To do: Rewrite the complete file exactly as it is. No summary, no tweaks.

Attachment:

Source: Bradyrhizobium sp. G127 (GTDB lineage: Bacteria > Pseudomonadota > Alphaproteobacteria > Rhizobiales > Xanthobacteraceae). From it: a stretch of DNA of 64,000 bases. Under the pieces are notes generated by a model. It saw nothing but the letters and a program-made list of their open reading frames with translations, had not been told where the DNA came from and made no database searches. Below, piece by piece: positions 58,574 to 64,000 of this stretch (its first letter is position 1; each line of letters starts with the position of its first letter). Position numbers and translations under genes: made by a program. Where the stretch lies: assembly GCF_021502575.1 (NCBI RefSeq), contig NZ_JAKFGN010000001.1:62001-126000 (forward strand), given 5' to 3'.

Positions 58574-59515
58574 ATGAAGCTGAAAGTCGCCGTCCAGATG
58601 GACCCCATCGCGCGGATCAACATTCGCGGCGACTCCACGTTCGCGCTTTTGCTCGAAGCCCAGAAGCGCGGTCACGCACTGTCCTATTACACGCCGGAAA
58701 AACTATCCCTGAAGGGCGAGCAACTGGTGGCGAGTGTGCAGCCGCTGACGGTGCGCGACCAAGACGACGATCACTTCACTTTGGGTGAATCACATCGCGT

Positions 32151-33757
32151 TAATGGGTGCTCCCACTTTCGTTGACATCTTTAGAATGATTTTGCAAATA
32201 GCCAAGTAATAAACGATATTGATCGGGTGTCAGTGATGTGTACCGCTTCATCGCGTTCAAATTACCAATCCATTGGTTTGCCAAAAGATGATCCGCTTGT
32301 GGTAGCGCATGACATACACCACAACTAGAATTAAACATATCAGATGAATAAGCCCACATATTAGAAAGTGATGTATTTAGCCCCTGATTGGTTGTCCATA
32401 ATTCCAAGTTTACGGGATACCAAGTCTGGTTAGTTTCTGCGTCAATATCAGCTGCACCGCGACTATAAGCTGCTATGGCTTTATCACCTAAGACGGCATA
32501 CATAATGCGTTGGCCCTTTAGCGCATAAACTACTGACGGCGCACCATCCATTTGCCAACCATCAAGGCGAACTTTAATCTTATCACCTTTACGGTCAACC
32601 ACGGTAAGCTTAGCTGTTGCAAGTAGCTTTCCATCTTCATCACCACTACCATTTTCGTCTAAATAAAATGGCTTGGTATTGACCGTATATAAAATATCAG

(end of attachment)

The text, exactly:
Source: Bradyrhizobium sp. G127 (GTDB lineage: Bacteria > Pseudomonadota > Alphaproteobacteria > Rhizobiales > Xanthobacteraceae). From it: a stretch of DNA of 64,000 bases. Under the pieces are notes generated by a model. It saw nothing but the letters and a program-made list of their open reading frames with translations, had not been told where the DNA came from and made no database searches. Below, piece by piece: positions 58,574 to 64,000 of this stretch (its first letter is position 1; each line of letters starts with the position of its first letter). Position numbers and translations under genes: made by a program. Where the stretch lies: assembly GCF_021502575.1 (NCBI RefSeq), contig NZ_JAKFGN010000001.1:62001-126000 (forward strand), given 5' to 3'.

Positions 58574-59515
58574 ATGAAGCTGAAAGTCGCCGTCCAGATG
58601 GACCCCATCGCGCGGATCAACATTCGCGGCGACTCCACGTTCGCGCTTTTGCTCGAAGCCCAGAAGCGCGGTCACGCACTGTCCTATTACACGCCGGAAA
58701 AACTATCCCTGAAGGGCGAGCAACTGGTGGCGAGTGTGCAGCCGCTGACGGTGCGCGACCAAGACGACGATCACTTCACTTTGGGTGAATCACATCGCGT

Positions 32151-33757
32151 TAATGGGTGCTCCCACTTTCGTTGACATCTTTAGAATGATTTTGCAAATA
32201 GCCAAGTAATAAACGATATTGATCGGGTGTCAGTGATGTGTACCGCTTCATCGCGTTCAAATTACCAATCCATTGGTTTGCCAAAAGATGATCCGCTTGT
32301 GGTAGCGCATGACATACACCACAACTAGAATTAAACATATCAGATGAATAAGCCCACATATTAGAAAGTGATGTATTTAGCCCCTGATTGGTTGTCCATA
32401 ATTCCAAGTTTACGGGATACCAAGTCTGGTTAGTTTCTGCGTCAATATCAGCTGCACCGCGACTATAAGCTGCTATGGCTTTATCACCTAAGACGGCATA
32501 CATAATGCGTTGGCCCTTTAGCGCATAAACTACTGACGGCGCACCATCCATTTGCCAACCATCAAGGCGAACTTTAATCTTATCACCTTTACGGTCAACC
32601 ACGGTAAGCTTAGCTGTTGCAAGTAGCTTTCCATCTTCATCACCACTACCATTTTCGTCTAAATAAAATGGCTTGGTATTGACCGTATATAAAATATCAG